Sharp, et al. v. Kelso

Filing 14

ORDER AND FINDINGS AND RECOMMENDATIONS signed by Magistrate Judge Kendall J. Newman on 8/28/17 ORDERING that Plaintiff Sharp's request to proceed in forma pauperis 2 is GRANTED; Plaintiffs' MOTIONS for the appointment of counsel 12 an d 13 are DENIED without prejudice; This case is ASSIGNED to District Judge Garland E. Burrell, Jr. and Magistrate Judge Kendall J. Newman for all further proceedings. The New Case Number is 2:17-cv-01528 GEB KJN P. IT IS FURTHER RECOMMENDED that Plaintiff's Request that this action proceed as a class action be denied. This Findings and Recommendations are submitted to Judge Garland E. Burrell, Jr. Objections to these F&Rs due within twenty-one days. (Mena-Sanchez, L)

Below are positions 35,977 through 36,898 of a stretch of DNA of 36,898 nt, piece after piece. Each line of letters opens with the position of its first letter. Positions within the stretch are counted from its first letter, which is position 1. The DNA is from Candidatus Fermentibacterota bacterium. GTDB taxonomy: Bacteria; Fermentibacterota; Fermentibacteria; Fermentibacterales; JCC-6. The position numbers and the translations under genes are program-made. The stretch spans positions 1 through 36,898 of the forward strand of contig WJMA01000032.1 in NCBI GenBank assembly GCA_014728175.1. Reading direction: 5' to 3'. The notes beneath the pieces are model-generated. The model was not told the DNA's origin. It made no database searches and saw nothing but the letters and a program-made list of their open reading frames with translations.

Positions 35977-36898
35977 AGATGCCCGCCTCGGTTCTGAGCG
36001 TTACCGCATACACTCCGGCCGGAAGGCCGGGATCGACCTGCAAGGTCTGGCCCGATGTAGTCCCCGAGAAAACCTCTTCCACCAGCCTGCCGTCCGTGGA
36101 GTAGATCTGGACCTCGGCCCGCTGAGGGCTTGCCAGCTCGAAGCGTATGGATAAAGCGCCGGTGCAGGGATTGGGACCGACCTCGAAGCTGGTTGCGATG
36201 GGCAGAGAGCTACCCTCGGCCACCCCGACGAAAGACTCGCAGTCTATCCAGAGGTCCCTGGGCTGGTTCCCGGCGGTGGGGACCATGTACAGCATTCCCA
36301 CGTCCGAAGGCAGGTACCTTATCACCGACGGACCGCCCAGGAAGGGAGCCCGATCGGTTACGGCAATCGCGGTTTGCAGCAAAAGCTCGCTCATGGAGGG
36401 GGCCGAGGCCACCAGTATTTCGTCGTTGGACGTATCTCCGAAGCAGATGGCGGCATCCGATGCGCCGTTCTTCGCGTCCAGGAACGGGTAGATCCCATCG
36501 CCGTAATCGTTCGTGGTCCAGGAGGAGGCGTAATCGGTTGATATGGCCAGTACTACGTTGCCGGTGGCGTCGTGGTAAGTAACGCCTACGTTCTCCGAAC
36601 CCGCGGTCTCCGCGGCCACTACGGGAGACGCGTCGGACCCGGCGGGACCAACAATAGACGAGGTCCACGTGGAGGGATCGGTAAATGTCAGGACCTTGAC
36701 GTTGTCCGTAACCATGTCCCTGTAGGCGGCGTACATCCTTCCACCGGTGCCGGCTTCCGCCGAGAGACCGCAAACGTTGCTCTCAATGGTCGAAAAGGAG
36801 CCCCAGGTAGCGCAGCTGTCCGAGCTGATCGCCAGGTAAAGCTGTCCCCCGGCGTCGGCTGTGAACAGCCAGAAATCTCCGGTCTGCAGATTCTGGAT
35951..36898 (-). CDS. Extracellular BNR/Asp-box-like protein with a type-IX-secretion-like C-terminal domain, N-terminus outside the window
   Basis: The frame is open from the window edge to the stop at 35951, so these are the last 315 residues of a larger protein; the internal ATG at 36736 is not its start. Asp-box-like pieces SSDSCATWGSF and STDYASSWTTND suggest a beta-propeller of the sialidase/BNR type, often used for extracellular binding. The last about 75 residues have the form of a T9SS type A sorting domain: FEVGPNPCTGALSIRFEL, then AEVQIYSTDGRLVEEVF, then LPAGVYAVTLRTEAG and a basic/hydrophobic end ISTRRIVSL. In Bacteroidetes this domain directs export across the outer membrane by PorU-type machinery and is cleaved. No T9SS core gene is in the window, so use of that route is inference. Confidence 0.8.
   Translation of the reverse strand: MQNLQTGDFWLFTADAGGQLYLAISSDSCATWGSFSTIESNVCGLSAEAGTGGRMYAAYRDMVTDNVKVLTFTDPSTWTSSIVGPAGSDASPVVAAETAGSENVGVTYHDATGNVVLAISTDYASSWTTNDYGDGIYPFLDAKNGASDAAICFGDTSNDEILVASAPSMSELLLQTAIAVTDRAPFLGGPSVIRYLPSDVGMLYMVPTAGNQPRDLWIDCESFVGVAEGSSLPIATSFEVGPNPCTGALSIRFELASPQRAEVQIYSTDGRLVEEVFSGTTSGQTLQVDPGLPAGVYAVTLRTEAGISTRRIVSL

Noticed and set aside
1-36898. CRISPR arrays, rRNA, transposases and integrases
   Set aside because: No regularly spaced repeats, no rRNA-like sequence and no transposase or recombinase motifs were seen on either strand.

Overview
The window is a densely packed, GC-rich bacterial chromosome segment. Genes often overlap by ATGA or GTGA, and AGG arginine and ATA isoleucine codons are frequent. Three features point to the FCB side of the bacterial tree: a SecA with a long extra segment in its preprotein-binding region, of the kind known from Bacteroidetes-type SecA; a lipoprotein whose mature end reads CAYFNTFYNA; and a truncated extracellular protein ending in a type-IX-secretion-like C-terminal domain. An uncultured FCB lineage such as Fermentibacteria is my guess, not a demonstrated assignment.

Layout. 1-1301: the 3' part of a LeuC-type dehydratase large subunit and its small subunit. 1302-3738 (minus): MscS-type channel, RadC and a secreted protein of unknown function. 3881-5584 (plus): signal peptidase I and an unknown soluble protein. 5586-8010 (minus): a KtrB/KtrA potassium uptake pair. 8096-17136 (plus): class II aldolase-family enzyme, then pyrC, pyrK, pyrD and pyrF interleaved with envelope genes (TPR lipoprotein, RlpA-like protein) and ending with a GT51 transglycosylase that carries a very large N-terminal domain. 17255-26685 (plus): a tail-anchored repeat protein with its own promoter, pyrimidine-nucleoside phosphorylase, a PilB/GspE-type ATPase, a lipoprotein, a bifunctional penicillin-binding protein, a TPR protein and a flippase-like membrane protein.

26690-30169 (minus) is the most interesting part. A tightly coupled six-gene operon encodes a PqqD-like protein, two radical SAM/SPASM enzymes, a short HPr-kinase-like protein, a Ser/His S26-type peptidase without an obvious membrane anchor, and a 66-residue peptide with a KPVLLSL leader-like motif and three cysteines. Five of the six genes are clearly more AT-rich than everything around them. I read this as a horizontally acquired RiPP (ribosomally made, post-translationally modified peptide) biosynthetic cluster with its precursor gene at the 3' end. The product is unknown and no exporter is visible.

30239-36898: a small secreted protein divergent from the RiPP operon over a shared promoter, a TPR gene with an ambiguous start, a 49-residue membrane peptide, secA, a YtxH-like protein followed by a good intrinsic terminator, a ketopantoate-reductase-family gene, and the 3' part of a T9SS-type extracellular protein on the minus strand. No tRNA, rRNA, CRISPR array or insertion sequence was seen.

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1 2 3 4 5 6 7 8 UNITED STATES DISTRICT COURT 9 FOR THE EASTERN DISTRICT OF CALIFORNIA 10 11 ANTHONY SHARP, et al., 12 Plaintiffs, 13 14 No. 2:17-cv-1528 KJN P v. ORDER AND FINDINGS AND RECOMMENDATIONS CLARK KELSO, et al., 15 Defendants. 16 Plaintiffs, four state prisoners proceeding pro se, seek relief pursuant to 42 U.S.C. § 1983, 17 18 and request that this action proceed as a class action. Plaintiff Sharp requested leave to proceed 19 in forma pauperis pursuant to 28 U.S.C. § 1915. This proceeding was referred to this court by 20 Local Rule 302 pursuant to 28 U.S.C. § 636(b)(1). 21 I. Application to Proceed In Forma Pauperis Plaintiff Sharp submitted a declaration that makes the showing required by 28 U.S.C. 22 23 § 1915(a). However, the court will not assess a filing fee at this time. Instead, the undersigned 24 recommends summary dismissal of the complaint. 25 26 II. Statutory Screening of Prisoner Complaints The court is required to screen complaints brought by prisoners seeking relief against a 27 governmental entity or officer or employee of a governmental entity. 28 U.S.C. § 1915A(a). The 28 court must dismiss a complaint or portion thereof if the prisoner has raised claims that are legally 1 1 “frivolous or malicious,” that fail to state a claim upon which relief may be granted, or that seek 2 monetary relief from a defendant who is immune from such relief. 28 U.S.C. § 1915A(b)(1), (2). 3 A claim “is [legally] frivolous where it lacks an arguable basis either in law or in fact.” 4 Neitzke v. Williams, 490 U.S. 319, 325 (1989); Franklin v. Murphy, 745 F.2d 1221, 1227-28 (9th 5 Cir. 1984). “[A] judge may dismiss [in forma pauperis] claims which are based on indisputably 6 meritless legal theories or whose factual contentions are clearly baseless.” Jackson v. Arizona, 7 885 F.2d 639, 640 (9th Cir. 1989) (citation and internal quotations omitted), superseded by statute 8 on other grounds as stated in Lopez v. Smith, 203 F.3d 1122, 1130 (9th Cir. 2000); Neitzke, 490 9 U.S. at 327. The critical inquiry is whether a constitutional claim, however inartfully pleaded, 10 11 has an arguable legal and factual basis. Id. “Federal Rule of Civil Procedure 8(a)(2) requires only ‘a short and plain statement of the 12 claim showing that the pleader is entitled to relief,’ in order to ‘give the defendant fair notice of 13 what the . . . claim is and the grounds upon which it rests.’” Bell Atl. Corp. v. Twombly, 550 14 U.S. 544, 555 (2007) (alteration in original) (quoting Conley v. Gibson, 355 U.S. 41, 47 (1957)). 15 However, in order to survive dismissal for failure to state a claim, a complaint must contain more 16 than “a formulaic recitation of the elements of a cause of action;” it must contain factual 17 allegations sufficient “to raise a right to relief above the speculative level.” Id. (citations 18 omitted). “[T]he pleading must contain something more . . . than . . . a statement of facts that 19 merely creates a suspicion [of] a legally cognizable right of action.” Id. (alteration in original) 20 (quoting 5 Charles Alan Wright & Arthur R. Miller, Federal Practice and Procedure ' 1216 (3d 21 ed. 2004)). 22 “[A] complaint must contain sufficient factual matter, accepted as true, to ‘state a claim to 23 relief that is plausible on its face.’” Ashcroft v. Iqbal, 556 U.S. 662, 678 (2009) (quoting Bell 24 Atl. Corp., 550 U.S. at 570). “A claim has facial plausibility when the plaintiff pleads factual 25 content that allows the court to draw the reasonable inference that the defendant is liable for the 26 misconduct alleged.” Id. (citing Bell Atl. Corp., 550 U.S. at 556). In reviewing a complaint 27 under this standard, the court must accept as true the allegations of the complaint in question, 28 Hospital Bldg. Co. v. Rex Hosp. Trs., 425 U.S. 738, 740 (1976), as well as construe the pleading 2 1 in the light most favorable to the plaintiff and resolve all doubts in the plaintiff’s favor, Jenkins v. 2 McKeithen, 395 U.S. 411, 421 (1969). 3 III. Complaint 4 Plaintiffs allege that defendant Kelso refuses to disclose the name of the state employee 5 who left his state laptop in his car, where the laptop was stolen, and allegedly placed plaintiffs’ 6 private information at risk. Plaintiffs allege that the laptop was password protected but object that 7 the laptop should have been encrypted. Further, plaintiffs’ contend that John Doe defendants, the 8 California Correctional Health Care Services (“CCHCS”), and other unidentified state employees 9 waited two months before notifying the victims of the breach of information, in which they 10 identified a “potential breach of data.” (ECF No. 1 at 12.) Plaintiffs also allege a violation of 11 HIPAA.1 Plaintiffs contend that the laptop contained confidential information “which may have 12 included medical, mental health and custodial information.” (ECF No. 1 at 9.) Plaintiffs seek 13 monetary damages. 14 IV. Standing “[F]ederal courts are required sua sponte to examine jurisdictional issues such as standing 15 16 [and ripeness].” B.C. v. Plumas Unified Sch. Dist., 192 F.3d 1260, 1264 (9th Cir. 1999). The 17 Article III case or controversy requirement limits federal courts’ subject matter jurisdiction by 18 requiring that plaintiffs have standing. Valley Forge Christian Coll. v. Ams. United for 19 Separation of Church and State, Inc., 454 U.S. 464, 471 (1982). To have Article III standing, a 20 plaintiff must plead and prove that he has suffered sufficient injury to satisfy the “case or 21 controversy” requirement of Article III of the United States Constitution. Clapper v. Amnesty 22 Int’l USA, 133 S. Ct. 1138, 1146 (2013) (“‘One element of the case-or-controversy requirement’ 23 is that plaintiffs ‘must establish that they have standing to sue.’” (quoting Raines v. Byrd, 521 24 U.S. 811, 818 (1997))). To satisfy Article III standing, a plaintiff must therefore allege: (1) 25 injury-in-fact that is concrete and particularized, as well as actual or imminent; (2) that the injury 26 is fairly traceable to the challenged action of the defendant; and (3) that the injury is redressable 27 28 1 Health Insurance Portability and Accountability Act of 1996. 3 1 by a favorable ruling. Monsanto Co. v. Geertson Seed Farms, 561 U.S. 139, 149 (2010) (citation 2 omitted); Lujan v. Defenders of Wildlife, 504 U.S. 555, 560-61 (1992). “The party invoking 3 federal jurisdiction bears the burden of establishing these elements . . . with the manner and 4 degree of evidence required at the successive stages of the litigation.” Lujan, 504 U.S. at 561 5 (citations omitted). 6 Although “HIPAA itself does not provide for a private right of action,” Webb v. Smart 7 Document Solutions, LLC, 499 F.3d 1078, 1082 (9th Cir. 2007) (citing Standards for Privacy of 8 Individually Identifiable Health Information, 65 Fed. Reg. 82462-01, 82601 (Dec. 28, 2000) (to 9 be codified at 45 C.F.R. pt. 160 and 164) (“Under HIPAA, individuals do not have a right to court 10 action.”)), the Ninth Circuit has held that the constitutional right to informational privacy extends 11 to medical information, Norman-Bloodsaw v. Lawrence Berkeley Lab., 135 F.3d 1260, 1269 (9th 12 Cir. 1998) (“The constitutionally protected privacy interest in avoiding disclosure of personal 13 matters clearly encompasses medical information and its confidentiality.”) (citing Doe v. 14 Attorney Gen. of the United States, 941 F.2d 780, 795 (9th Cir. 1991)). However, the disclosure 15 of plaintiffs’ medical information, and therefore any injury, is entirely speculative here. 16 While potential future harm can in some instances confer standing, plaintiffs must face “a 17 credible threat of harm” that is “both real and immediate, not conjectural or hypothetical.” 18 Krottner v. Starbucks Corp., 628 F.3d 1139, 1143 (9th Cir. 2010) (citations and internal quotation 19 marks omitted) (holding that threat of potential identity theft created by theft of a laptop known to 20 contain plaintiffs’ unencrypted names, addresses, and social security numbers was sufficient to 21 confer standing, but that “more conjectural or hypothetical” allegations would make threat “far 22 less credible”); Clapper v. Amnesty Int’l USA, 133 S. Ct. 1138, 1147 (2013) (“[A]n injury must 23 be concrete, particularized, and actual or imminent.”) (citation and internal quotation marks 24 omitted). Plaintiff’s allegations are based upon a notification which states that there was a 25 “potential breach of data,” and “which may have included medical, mental health and custodial 26 information.” (ECF No. 1 at 9, 12.) It appears it is even uncertain whether any of these four 27 plaintiffs’ information was contained in the stolen laptop. In other words, whether plaintiffs’ 28 sensitive information has even been compromised is unknown. Plaintiffs cannot state a claim for 4 1 relief based upon the speculative breach of sensitive information. Plaintiffs’ claim for violation 2 of their constitutional right to informational privacy should be dismissed without prejudice for 3 lack of standing. See Fleck & Assoc., Inc. v. City of Phoenix, 471 F.3d 1100, 1106-07 (9th Cir. 4 2006) (dismissal for lack of standing is without prejudice). 5 V. 6 No Leave to Amend If the court finds that a complaint should be dismissed for failure to state a claim, the court 7 has discretion to dismiss with or without leave to amend. Lopez v. Smith, 203 F.3d 1122, 1126- 8 30 (9th Cir. 2000) (en banc). Leave to amend should be granted if it appears possible that the 9 defects in the complaint could be corrected, especially if a plaintiff is pro se. Id. at 1130-31; see 10 also Cato v. United States, 70 F.3d 1103, 1106 (9th Cir. 1995) (“A pro se litigant must be given 11 leave to amend his or her complaint, and some notice of its deficiencies, unless it is absolutely 12 clear that the deficiencies of the complaint could not be cured by amendment.”) (citing Noll v. 13 Carlson, 809 F.2d 1446, 1448 (9th Cir. 1987)). However, if, after careful consideration, it is clear 14 that a complaint cannot be cured by amendment, the Court may dismiss without leave to amend. 15 Cato, 70 F.3d at 1005-06. 16 The undersigned finds that, as set forth above, plaintiffs lack standing and amendment 17 would be futile because the allegations establish only speculative injury that is not real or 18 immediate. Because plaintiffs lack standing to pursue their federal claims, the court should 19 dismiss the complaint in its entirety. 20 21 22 23 VI. Class Action In light of the above findings, the undersigned declines to recommend that this action proceed as a class action. VII. Requests for Counsel 24 Plaintiffs have filed two requests for the appointment of counsel. (ECF Nos. 12, 13.) 25 District courts lack authority to require counsel to represent indigent prisoners in section 26 1983 cases. Mallard v. United States Dist. Court, 490 U.S. 296, 298 (1989). In exceptional 27 circumstances, the court may request an attorney to voluntarily represent such a plaintiff. See 28 28 U.S.C. § 1915(e)(1). Terrell v. Brewer, 935 F.2d 1015, 1017 (9th Cir. 1991); Wood v. 5 1 Housewright, 900 F.2d 1332, 1335-36 (9th Cir. 1990). When determining whether “exceptional 2 circumstances” exist, the court must consider plaintiff’s likelihood of success on the merits as 3 well as the ability of the plaintiff to articulate his claims pro se in light of the complexity of the 4 legal issues involved. Palmer v. Valdez, 560 F.3d 965, 970 (9th Cir. 2009) (district court did not 5 abuse discretion in declining to appoint counsel). The burden of demonstrating exceptional 6 circumstances is on the plaintiff. Id. Circumstances common to most prisoners, such as lack of 7 legal education and limited law library access, do not establish exceptional circumstances that 8 warrant a request for voluntary assistance of counsel. 9 Having considered the factors under Palmer, the court finds that plaintiffs failed to meet 10 their burden of demonstrating exceptional circumstances warranting the appointment of counsel 11 at this time. 12 VIII. 13 Summary The undersigned recommends that the complaint be dismissed without prejudice because 14 the facts show only that plaintiffs’ sensitive information might have been stolen and it does not 15 look like they can show that their information was actually stolen. Plaintiffs’ injuries are 16 therefore too speculative to support a claim. 17 In accordance with the above, IT IS HEREBY ORDERED that 18 1. Plaintiff Sharp’s request to proceed in forma pauperis (ECF No. 2) is granted; 19 2. Plaintiffs’ motions for the appointment of counsel (ECF Nos. 12, 13) are denied 20 without prejudice; and 21 22 3. The Clerk of the Court shall randomly assign a United States District Judge to this action.2 IT IS FURTHER RECOMMENDED that plaintiffs’ request that this action proceed as a 23 24 class action be denied, and this action be dismissed without prejudice. 25 26 27 28 These findings and recommendations are submitted to the United States District Judge assigned to the case, pursuant to the provisions of 28 U.S.C. § 636(b)(l). Within twenty-one days 2 Although the remaining defendants subsequently consented to Magistrate Judge jurisdiction (ECF Nos. 4, 6, 7, 11), plaintiff Piccione did not (ECF No. 1 at 3.) 6 1 after being served with these findings and recommendations, plaintiff may file written objections 2 with the court. Such a document should be captioned “Objections to Magistrate Judge’s Findings 3 and Recommendations.” Plaintiffs are advised that failure to file objections within the specified 4 time may waive the right to appeal the District Court’s order. Martinez v. Ylst, 951 F.2d 1153 5 (9th Cir. 1991). 6 Dated: August 28, 2017 7 8 9 / 10 11 12 13 14 15 16 17 18 19 20 21 22 23 24 25 26 27 28 7